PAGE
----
Monday, March 16, 2015

CANON OF FILM: "ANNIE HALL"

ANNIE HALL (1977)

Director: Woody Allen
Screenplay: Woody Allen & Marshall Brickman



“I would never join a club that would want me as a member.”
                                                            ----Groucho Marx

At the beginning of movie, Alvy Singer tells us that joke saying that it describe his life in terms of relationships; by the end of "Annie Hall", Woody Allen's greatest achievement, we agree with him. Of course, Alvy Singer, like all Allen characters is basically a slight variation of Woody Allen himself. He's a divorced New York-based stand-up comic who used to work in television who might be a little eccentric. Every time I rewatch the film, I start to analyze my love life and begin to feel that, maybe I have the same problems as Alvy/Woody. I'm about as likely to break up with a perfectly fine individual over the 2nd Gun Theory of the Kennedy assassination as he is. I talk about Bergman and Fellini as though everybody knows automatically who they are, and get frustrated and contemptuous when people don't know what they're talking about. There's a great scene in a movie theater where a guy behind Allen is loudly talkingabout Fellini and when he switches to Marshall McLuhan, Allen has had enough and produces Marshall McLuhan from behind a wall to argue with the guy. "Don't you wish you could do this in real life?" (Yes, yes we do.)
           
Anyway, as Woody Allen did in that scene, I got distracted. He gets distracted in many of his films, and in Annie Hall, he can chase after runaway lobsters and hit on a cute lounge singer who dresses in a pant suit and tie to a tennis match right on cue. There could be a bug as big as a Buick in the bathroom, and he could talk about how etymology is a fast-growing field. Annie (Oscar-winner Diane Keaton, playing a role loosely based on her [Keaton's , the only person in the film who can keep up with him, knows this means that he doesn’t want to move in, and besides, she could always check the subtitles to see what he really means to say.
           
If I’m making this film seem like a disjointed analog of thoughts and moments, well it actually kind is. This was originally a murder mystery comedy, with the Annie Hall character and relationship being a subplot, but in the editing room, all that was thrown away and somehow they found a 95-minute romantic comedy that won the Oscar for Best Picture, as well as two Oscars for Allen, and his only one for Directing. (The film didn’t even get an Oscar nomination for Editing.) The murder mystery plot would be reworked by Allen years later and turn into "Manhattan Murder Mystery". It's actually easy to see that the movie is mostly this disjointed cobbling together of thoughts and ideas but it's so quick and funny most people simply overlook it. Maybe it's because a relationship when looking back, especially a failed one, is mostly an episodic quagmire of scenes, or maybe it's so good that, it doesn't matter that it looks feels and really kinda was just thrown together. It breaks the 4th wall, it has an animation sequence, Woody invades his own childhood flashback and kids are talking like adults in them, this was pure anarchy on screen, even as Mel Brooks was creating the best comedic films of the era, "Annie Hall" when you look at it, is pure abandonment. People are confused, for some reason now, why it beat out "Star Wars" for Best Picture, and earned Allen two of his four Oscars, including his only win for Directing, every romantic-comedy in film and television since, owes a debt to "Annie Hall".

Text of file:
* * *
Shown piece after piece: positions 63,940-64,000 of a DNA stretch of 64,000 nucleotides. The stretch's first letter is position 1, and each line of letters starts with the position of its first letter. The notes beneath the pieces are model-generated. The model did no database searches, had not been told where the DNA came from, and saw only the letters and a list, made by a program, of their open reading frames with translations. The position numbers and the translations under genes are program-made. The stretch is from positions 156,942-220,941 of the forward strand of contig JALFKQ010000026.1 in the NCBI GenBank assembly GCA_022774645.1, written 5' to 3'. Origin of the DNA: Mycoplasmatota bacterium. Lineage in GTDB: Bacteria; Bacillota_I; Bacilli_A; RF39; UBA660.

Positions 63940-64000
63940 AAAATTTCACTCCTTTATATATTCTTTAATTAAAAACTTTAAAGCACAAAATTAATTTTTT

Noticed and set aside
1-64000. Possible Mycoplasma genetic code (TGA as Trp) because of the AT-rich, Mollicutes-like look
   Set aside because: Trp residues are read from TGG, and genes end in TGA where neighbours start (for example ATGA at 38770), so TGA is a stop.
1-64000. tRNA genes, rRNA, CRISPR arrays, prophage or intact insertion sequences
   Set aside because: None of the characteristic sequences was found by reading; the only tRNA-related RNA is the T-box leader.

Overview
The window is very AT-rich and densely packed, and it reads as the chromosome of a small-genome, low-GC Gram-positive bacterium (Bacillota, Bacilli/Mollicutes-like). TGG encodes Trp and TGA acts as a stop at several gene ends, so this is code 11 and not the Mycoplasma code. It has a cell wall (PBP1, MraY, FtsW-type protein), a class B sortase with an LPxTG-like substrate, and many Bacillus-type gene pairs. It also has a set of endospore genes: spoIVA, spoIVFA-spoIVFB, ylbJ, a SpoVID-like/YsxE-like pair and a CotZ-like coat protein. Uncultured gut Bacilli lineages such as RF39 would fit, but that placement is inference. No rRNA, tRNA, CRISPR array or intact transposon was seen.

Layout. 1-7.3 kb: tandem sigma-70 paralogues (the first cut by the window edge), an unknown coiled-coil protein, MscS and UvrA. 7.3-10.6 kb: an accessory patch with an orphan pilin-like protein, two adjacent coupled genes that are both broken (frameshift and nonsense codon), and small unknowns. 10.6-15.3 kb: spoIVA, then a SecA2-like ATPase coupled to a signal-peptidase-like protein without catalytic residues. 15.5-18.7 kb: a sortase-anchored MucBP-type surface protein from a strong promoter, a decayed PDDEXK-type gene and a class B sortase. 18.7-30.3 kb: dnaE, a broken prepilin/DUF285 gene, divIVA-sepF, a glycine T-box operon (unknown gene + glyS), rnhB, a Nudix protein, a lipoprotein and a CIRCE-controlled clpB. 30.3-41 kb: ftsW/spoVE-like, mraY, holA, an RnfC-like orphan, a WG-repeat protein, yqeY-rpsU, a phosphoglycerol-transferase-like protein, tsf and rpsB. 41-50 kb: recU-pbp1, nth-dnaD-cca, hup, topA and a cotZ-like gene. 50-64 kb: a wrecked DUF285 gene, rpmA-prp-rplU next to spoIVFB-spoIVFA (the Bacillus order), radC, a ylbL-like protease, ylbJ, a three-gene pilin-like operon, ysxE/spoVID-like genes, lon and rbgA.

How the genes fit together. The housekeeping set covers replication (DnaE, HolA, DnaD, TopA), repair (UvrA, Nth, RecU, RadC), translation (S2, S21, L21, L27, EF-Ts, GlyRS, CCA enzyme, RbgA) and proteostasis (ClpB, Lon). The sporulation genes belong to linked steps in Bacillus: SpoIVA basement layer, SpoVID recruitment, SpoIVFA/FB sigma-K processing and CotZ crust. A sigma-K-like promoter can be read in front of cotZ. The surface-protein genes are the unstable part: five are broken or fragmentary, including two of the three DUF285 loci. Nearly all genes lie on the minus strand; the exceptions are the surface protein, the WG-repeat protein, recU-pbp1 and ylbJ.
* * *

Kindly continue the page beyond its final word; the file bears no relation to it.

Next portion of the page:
On the other hand, despite all this, you'll notice that the movie is little action, and mostly just people talking. Taking about life, talking about sex, talking during sex… For Woody Allen, he can’t be happy unless he can talk about how depressing everything in life is, no matter how happy he is. He knows he can complain more when the happiness ends. To have your life undone is one thing, to consciously know you’re the undoing it, and know one has the ability to stop, but the unwillingness, is another. Maybe it is abandonment but it's also pure mental masturbation, and we get in our own way sometimes.  Oh well. La-de-da, la-de-da.

“Don’t knock masturbation, it’s sex with someone I love.”
                                                                             ----Woody Allen

Friday, March 13, 2015

EMMYS SNEAK IN RULE CHANGES, and THEY'RE MOSTLY GOOD. Some thoughts on the newly-defined TELEVISION LANDSCAPE!



Some of you readers, who have been paying particular attention to this blog over the last couple will not that I have discussed, even before it was a point of commentaries and editorials of most entertainment news sources that the confusion and maneuvering of the Primetime Emmys and the practice of placing television shows in particular categories should be reformed. How often have I made this point?

Here's my article about what the definition of a miniseries is/should be:
http://davidbaruffi.blogspot.com/2013/05/the-long-form-tv-shows-if-its-canceled.html

Here's my Mixed Bag Blog that included a section involving the Golden Globes decision to alter the Miniseries Category to "Limited Series":
http://davidbaruffi.blogspot.com/2014/08/mixed-bag-blog-9-james-corden-named.html

Here's my letter to the Television Academy where I insisted they make guidelines in order to stop TV shows from being able to randomly switch categories at will:
http://davidbaruffi.blogspot.com/2014/03/dear-television-academy-tell-us-what.html